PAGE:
The History of Yoga & Origins

A practice reported to have started as early as 3000 B.C., the word yoga originates from the sanskrit root “yoke” which implies improving the way of life through self discipline. Unlike a religious faith, the practice of yoga appeals to many people as an opportunity for self development and discipline. Therefore, Yoga is an ancient science and practice has seen a renewed interest and an upsurge in the last century. This can be attributed to the changing life style, stressed running after the material needs, and landing oneself on the doorstep new age gurus. Yoga developed through various civilizations and spread to all parts of the world more than ten thousand years ago. According to mythical traditions, Shiva, the Lord is said to be said to be the founder of yoga and Parvati, is considered to be his first disciple. Many statues of Shiva and Parvati in various poses of asanas and meditation have been unearthed in the ruins of Indus Valley Civilization.

History of Yoga
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Yoga arose along the human civilization with man realizing his spiritual potential and an urge to evolve techniques to develop various practices. Yoga as a science evolved slowly with ancient sages. It is considered as a divine gift revealed to these Sages so that man could have the opportunity of understanding and realizing his divine nature. Earlier, the yoga techniques were kept a secret and were never written down or exposed to the public. These techniques were passed on from the teacher or the guru to the disciple more by word than by written.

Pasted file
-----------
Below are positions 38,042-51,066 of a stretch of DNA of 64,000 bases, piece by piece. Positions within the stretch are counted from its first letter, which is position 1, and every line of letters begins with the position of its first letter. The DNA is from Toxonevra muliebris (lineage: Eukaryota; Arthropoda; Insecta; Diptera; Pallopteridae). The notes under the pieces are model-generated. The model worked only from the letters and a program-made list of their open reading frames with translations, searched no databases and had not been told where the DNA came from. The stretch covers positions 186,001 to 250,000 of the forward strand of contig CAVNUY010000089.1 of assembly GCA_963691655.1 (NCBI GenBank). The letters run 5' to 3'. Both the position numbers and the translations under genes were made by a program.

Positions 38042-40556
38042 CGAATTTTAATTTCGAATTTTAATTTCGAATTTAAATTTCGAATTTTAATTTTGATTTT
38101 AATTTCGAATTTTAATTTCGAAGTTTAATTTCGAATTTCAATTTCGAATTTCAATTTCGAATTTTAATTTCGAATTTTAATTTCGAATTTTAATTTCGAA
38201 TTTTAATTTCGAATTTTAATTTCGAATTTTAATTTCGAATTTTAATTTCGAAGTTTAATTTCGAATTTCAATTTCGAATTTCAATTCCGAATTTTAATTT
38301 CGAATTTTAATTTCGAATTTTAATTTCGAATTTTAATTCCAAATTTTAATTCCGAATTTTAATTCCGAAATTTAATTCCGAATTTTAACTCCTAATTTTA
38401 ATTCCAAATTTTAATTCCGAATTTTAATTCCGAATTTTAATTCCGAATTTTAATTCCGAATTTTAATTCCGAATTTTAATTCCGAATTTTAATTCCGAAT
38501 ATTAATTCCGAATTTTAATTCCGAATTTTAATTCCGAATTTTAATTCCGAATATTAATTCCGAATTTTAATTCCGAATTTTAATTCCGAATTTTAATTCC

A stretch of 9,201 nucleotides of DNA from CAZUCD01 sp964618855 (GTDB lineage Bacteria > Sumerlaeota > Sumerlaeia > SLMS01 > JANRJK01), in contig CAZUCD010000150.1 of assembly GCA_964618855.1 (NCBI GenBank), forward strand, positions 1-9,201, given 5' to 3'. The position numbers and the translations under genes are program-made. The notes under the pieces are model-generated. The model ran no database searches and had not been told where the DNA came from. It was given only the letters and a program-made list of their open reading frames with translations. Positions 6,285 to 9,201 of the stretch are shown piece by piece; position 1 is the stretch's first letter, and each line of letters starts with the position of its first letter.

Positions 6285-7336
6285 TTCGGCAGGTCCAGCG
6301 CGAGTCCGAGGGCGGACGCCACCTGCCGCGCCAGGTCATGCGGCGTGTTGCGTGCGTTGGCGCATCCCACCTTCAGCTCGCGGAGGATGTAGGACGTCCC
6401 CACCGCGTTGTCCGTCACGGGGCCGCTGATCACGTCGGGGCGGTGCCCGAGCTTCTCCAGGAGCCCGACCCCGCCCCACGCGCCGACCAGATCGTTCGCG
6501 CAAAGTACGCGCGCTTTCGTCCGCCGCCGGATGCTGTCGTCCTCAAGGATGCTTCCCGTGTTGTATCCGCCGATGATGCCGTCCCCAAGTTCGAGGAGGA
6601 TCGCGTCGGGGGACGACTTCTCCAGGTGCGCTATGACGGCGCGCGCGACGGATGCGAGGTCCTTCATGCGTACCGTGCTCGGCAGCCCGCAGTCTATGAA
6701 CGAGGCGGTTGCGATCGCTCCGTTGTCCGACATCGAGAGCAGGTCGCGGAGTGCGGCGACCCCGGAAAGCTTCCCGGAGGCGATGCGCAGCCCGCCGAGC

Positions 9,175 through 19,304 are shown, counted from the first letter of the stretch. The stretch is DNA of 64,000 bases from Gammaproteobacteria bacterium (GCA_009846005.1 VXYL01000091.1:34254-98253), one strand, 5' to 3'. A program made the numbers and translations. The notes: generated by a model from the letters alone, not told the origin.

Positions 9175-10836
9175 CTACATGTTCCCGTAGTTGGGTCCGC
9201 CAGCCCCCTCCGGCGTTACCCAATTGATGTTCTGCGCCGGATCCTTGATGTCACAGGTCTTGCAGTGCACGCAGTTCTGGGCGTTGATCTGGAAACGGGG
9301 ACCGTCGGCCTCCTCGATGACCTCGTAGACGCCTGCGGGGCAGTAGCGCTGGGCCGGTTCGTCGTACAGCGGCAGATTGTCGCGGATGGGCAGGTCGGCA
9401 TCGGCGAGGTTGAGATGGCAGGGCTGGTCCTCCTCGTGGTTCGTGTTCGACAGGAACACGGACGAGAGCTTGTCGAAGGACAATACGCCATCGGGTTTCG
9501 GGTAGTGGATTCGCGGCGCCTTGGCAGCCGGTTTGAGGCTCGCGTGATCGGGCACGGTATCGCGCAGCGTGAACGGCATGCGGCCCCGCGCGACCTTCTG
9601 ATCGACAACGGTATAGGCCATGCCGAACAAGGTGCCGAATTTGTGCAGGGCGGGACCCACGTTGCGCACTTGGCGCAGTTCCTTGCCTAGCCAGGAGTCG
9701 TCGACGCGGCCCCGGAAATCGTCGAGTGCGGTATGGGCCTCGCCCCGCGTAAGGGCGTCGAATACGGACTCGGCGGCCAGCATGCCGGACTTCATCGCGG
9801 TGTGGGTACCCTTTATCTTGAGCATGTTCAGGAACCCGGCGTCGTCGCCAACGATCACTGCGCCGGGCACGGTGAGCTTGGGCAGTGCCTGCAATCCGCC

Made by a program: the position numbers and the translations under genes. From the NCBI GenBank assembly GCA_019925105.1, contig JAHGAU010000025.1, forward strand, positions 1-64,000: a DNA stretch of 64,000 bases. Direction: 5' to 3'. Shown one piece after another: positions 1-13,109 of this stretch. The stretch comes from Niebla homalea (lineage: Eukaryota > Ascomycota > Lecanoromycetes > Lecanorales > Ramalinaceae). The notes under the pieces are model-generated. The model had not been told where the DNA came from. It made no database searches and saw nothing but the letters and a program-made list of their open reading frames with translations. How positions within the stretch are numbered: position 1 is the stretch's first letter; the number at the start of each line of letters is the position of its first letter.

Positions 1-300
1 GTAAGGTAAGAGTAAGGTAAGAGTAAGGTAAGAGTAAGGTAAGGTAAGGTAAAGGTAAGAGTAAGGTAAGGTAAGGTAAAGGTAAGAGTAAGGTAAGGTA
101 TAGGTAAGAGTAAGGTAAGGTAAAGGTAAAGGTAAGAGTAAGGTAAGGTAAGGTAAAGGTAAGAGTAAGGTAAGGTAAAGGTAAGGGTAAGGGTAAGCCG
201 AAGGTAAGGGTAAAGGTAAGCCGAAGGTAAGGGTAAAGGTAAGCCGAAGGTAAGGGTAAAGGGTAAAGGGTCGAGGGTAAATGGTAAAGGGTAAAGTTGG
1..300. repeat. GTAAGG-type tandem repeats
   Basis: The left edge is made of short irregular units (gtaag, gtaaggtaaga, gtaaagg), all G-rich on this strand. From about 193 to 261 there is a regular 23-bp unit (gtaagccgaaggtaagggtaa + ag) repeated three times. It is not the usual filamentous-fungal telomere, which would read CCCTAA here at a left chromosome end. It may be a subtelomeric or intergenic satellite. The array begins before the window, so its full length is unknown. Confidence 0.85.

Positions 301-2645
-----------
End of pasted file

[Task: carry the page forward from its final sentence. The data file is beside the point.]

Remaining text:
The first written references of the Yoga are the Tantras and later on the Vedas written during the Indus Valley Civilization. Yoga took its more definite form in the Upanishads.

The first definitive and unified comprehensive treatise on system of Yoga has been authenticated by Sage Patanjali’s Raja Yoga. His system encompasses an eight fold path, comprising of yama, niyama,asana, pranayama, pratyhara, dharana,dhyana and samadhi, i.e self restraint, self-observance, postures, breathing, dissociation of consciousness from outside environment, concentration and determination, meditation and identification and awareness with pure consciousness respectively. Including a series of dedicated meditation, relaxation techniques through breathing control and various manipulating postures of the body, practicing Yoga regularly allows you to feel aligned to the self and in harmony with your surroundings. As a result, you feel refreshed and energized, giving you a more focused approach to handle situations. Regularly performing the Yoga exercises not only enhances conscious awareness over the involuntary functions in the body but also strengthens and increases the muscle tone of weak muscles. The art of breathing as learned by a yoga student helps him/her lead a better life towards prosperity and well being. Also, the self discipline techniques fostered by Yoga aid in improving bowel movement, sleeping and eating habits thus reducing the excess stress on the body. The yoga exercises taught by the gurus are brought about in different forms by manipulating the body posture. These forms are popularly known as Asanas and involve every position from standing to sitting, laying down, one and both feet balancing, stretching, twisting, contracting and relaxing muscles and kneeling just to name a few. It is advised for beginners to start the practice of yoga at a very slow pace to get the understanding of the movement. Once you feel that you are able to perform the movement smoothly you can increase the pace and the number of repetitions or amount of time and breaths of each pose. Thus, the intensity at which the asanas are performed and the breathing patterns of the individual are very crucial to yoga exercises. Finally, perform these movements in a well ventilated, lit up and open space and remember to keep a bottle of water to hydrate yourself at all times.